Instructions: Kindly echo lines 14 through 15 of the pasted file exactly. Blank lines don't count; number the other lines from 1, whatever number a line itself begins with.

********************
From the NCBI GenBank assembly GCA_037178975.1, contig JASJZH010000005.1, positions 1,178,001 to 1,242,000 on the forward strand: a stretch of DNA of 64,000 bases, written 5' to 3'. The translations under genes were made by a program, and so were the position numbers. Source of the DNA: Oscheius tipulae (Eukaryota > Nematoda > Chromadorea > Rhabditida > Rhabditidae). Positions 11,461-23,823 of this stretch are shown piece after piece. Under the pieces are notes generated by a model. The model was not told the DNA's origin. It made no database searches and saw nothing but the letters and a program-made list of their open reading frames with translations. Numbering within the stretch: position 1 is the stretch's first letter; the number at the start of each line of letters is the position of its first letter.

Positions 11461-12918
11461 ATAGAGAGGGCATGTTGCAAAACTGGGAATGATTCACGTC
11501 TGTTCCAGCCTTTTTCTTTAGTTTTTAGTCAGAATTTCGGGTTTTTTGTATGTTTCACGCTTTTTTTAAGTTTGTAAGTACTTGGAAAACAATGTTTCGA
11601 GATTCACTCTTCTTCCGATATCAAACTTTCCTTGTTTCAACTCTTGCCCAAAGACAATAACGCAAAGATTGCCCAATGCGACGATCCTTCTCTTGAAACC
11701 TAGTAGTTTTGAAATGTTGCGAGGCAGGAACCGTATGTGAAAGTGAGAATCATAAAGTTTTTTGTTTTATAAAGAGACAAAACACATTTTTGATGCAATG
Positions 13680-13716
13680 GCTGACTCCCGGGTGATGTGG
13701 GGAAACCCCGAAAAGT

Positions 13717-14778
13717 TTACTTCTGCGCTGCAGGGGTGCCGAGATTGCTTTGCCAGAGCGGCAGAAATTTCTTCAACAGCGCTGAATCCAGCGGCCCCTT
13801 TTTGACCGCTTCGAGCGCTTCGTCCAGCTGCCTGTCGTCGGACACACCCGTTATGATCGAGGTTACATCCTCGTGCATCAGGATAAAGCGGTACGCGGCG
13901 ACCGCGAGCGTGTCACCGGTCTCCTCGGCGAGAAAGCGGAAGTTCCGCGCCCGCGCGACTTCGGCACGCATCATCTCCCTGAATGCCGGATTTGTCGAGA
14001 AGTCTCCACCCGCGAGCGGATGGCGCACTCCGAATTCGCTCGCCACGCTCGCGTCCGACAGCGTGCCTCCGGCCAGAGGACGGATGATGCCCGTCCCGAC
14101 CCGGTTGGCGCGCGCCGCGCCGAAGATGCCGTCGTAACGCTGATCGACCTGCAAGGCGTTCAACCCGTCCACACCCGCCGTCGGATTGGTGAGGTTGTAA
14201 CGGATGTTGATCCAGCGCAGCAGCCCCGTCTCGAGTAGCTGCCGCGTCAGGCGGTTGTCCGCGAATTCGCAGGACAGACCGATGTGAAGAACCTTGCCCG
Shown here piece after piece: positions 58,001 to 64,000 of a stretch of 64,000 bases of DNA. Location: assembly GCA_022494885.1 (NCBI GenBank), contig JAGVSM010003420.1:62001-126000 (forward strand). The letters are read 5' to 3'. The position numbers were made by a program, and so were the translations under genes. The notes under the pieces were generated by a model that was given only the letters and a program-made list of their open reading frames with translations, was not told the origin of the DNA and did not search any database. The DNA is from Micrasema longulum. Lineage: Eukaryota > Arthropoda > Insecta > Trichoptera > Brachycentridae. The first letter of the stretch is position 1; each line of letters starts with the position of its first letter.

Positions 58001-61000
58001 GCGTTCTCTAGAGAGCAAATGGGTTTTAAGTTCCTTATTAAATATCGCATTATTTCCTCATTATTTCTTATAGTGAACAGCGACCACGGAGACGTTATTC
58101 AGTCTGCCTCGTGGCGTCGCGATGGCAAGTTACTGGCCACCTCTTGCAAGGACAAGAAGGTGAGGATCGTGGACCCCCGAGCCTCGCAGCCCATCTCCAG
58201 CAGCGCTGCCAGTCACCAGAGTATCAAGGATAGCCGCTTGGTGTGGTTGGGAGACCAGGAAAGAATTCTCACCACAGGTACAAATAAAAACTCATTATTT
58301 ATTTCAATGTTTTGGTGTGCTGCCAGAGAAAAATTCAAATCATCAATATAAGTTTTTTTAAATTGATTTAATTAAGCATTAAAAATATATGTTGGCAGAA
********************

14001 AGTCTCCACCCGCGAGCGGATGGCGCACTCCGAATTCGCTCGCCACGCTCGCGTCCGACAGCGTGCCTCCGGCCAGAGGACGGATGATGCCCGTCCCGAC
14101 CCGGTTGGCGCGCGCCGCGCCGAAGATGCCGTCGTAACGCTGATCGACCTGCAAGGCGTTCAACCCGTCCACACCCGCCGTCGGATTGGTGAGGTTGTAA